Thanks�but no thanks


In the spirit of the holiday, Clear Channel again gives �thanks� to employees as the company�s termination tournament continues. Five Clear Channel employees in Syracuse, have less to be thankful for this week as the Clear Channel ax chopped their jobs in an effort to improve         the bottom line. 

The blood letting has hit Atlanta too, as morning talent Tom Hughes after almost three decades of loyalty at WGST was axed along with a 15 year vet, Kim Peterson and two local show producers. Clear Channel has decided to discontinue local programming in favor of stuffing the station with syndication from their Premiere Radio outlet. 

They join a flock of Clear Channel employees in Baltimore, Maryland; Cincinnati, Ohio; Charleston and Greenville, South Carolina; Hartford, Connecticut; Indianapolis, Indiana; Lexington, Kentucky; Macon, Georgia; Manchester, New Hampshire; Memphis, Tennessee; Minneapolis, Minnesota; New York City; Miami and Orlando, Florida; Philadelphia, Pennsylvania; Providence, Rhode Island; Rochester, New York; San Francisco, California; St. Louis,  Missouri; Spokane, Washington; and Tallahassee, Florida who head into the holidays minus a job. 

It comes as no surprise that almost all of the cuts have come at the expense of programming.  

Trying to sooth the ruffled feathers of employees nationally,  Clear Channel honcho Mark Mays attempted to sell the company�s recent actions but probably fell short when he ended his remarks  with �On a personal note, I�m very pleased to let you know that both Randall and I will be staying with the company in our current positions� 

Meanwhile, a class action lawsuit has been filed charging the company and its directors  breached their fiduciary duties to shareholders when they agreed to sell Clear Channel  at a �wholly inadequate� price that would leave the Mays family  and their equity partners in control.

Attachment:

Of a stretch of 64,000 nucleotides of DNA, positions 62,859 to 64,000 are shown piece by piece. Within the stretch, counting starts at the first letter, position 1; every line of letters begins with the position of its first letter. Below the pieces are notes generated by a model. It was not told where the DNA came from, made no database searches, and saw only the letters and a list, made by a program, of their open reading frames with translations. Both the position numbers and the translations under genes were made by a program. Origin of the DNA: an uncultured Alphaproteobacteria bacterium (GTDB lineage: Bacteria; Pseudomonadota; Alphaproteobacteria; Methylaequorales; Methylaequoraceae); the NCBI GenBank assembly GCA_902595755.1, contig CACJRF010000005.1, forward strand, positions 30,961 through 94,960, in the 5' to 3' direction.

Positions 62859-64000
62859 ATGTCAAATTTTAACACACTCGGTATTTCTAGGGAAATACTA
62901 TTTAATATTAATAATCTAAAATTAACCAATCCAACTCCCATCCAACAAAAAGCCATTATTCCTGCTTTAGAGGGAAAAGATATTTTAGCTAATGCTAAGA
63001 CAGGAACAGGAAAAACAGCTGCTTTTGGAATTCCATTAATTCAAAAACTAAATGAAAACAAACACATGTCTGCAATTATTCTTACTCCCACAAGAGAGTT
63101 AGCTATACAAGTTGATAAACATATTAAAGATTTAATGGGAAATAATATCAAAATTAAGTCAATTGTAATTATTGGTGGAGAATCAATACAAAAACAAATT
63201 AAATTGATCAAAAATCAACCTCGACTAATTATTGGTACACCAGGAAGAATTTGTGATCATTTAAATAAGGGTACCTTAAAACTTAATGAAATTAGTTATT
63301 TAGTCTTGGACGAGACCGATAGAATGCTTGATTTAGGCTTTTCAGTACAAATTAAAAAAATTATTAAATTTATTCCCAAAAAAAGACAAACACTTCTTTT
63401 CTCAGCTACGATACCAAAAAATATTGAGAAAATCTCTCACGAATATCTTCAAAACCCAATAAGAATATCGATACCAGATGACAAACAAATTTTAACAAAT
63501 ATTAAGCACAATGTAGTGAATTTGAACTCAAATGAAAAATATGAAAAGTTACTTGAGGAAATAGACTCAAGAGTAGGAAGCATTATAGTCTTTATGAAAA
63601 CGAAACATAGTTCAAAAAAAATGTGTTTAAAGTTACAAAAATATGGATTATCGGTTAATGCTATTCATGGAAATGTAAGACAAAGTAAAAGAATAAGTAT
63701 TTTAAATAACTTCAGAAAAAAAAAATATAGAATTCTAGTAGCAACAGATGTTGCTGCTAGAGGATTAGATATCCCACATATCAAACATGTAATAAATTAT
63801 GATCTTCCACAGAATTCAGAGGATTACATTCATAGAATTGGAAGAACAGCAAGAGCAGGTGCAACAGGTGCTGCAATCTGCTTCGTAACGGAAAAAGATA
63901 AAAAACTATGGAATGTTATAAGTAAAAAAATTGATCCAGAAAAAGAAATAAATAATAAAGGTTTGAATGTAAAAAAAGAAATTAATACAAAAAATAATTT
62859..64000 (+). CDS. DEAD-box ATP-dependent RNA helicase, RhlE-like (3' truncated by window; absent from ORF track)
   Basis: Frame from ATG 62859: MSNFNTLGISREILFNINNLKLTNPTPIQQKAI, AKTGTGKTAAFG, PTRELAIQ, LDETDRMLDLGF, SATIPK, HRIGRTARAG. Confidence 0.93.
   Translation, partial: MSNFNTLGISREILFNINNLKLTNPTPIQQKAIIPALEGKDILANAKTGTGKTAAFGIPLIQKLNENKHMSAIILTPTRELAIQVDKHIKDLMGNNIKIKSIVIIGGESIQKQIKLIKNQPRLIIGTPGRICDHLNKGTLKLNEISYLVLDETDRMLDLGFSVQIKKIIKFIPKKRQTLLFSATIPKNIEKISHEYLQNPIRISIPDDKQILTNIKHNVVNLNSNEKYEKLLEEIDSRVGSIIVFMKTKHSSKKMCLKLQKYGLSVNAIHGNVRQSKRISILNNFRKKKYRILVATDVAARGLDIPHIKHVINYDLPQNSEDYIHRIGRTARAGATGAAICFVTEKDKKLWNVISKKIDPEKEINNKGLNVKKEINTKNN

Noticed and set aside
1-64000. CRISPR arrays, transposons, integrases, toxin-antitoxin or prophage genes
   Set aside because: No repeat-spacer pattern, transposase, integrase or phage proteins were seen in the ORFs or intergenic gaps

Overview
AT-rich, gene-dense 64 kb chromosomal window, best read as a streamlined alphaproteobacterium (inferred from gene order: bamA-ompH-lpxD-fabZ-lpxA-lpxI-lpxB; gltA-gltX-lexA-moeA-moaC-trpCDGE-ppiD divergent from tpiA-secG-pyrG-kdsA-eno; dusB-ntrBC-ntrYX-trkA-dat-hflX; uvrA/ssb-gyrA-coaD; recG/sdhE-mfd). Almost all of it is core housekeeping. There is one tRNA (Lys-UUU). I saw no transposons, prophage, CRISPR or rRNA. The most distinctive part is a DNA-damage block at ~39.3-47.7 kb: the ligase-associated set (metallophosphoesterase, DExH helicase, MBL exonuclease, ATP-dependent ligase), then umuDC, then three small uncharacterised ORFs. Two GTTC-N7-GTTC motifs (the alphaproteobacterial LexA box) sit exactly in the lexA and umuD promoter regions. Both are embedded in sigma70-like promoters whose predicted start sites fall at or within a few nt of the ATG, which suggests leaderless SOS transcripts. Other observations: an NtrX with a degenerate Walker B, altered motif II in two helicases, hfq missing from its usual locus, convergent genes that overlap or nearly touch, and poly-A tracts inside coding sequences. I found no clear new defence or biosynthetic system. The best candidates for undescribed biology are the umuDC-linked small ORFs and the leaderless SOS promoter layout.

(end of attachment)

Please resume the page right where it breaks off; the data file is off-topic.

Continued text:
= = = = =



"More" - Gave Less 


The decision by Clear Channel that it will sell 448 radio stations outside the top 100 US media markets can only be good news for radio and the communities they serve.

During the run-a-way deregulation of the past Clear Channel paid more attention to dollars and cents than to exercising common sense. While �less is more� surfaced as a more recent statement by Clear Channel to explain their need to reduce over commercialization, the company�s need to own more and more radio stations has given less local content to the communities they have been licensed to serve. 

One of the more sensible rules of past ownership required a licensee to provide local news and information. As the owner of Premiere radio, Clear Channel was more intent with spreading their own syndicated programming than providing local content. 

The greatness of radio�s past came from those small to medium sized markets where programming and talent was given a chance to explore and grow. Rush Limbaugh started his career in radio in his home town of Cape Girardeau, Missouri; Larry Lujack in Caldwell, Idaho; Don Steele in Kennewick, Washington; Robert W. Morgan at Wooster, Ohio; Gary Owens at Mitchell, South Dakota and Rick Dees at Greensboro, North Carolina.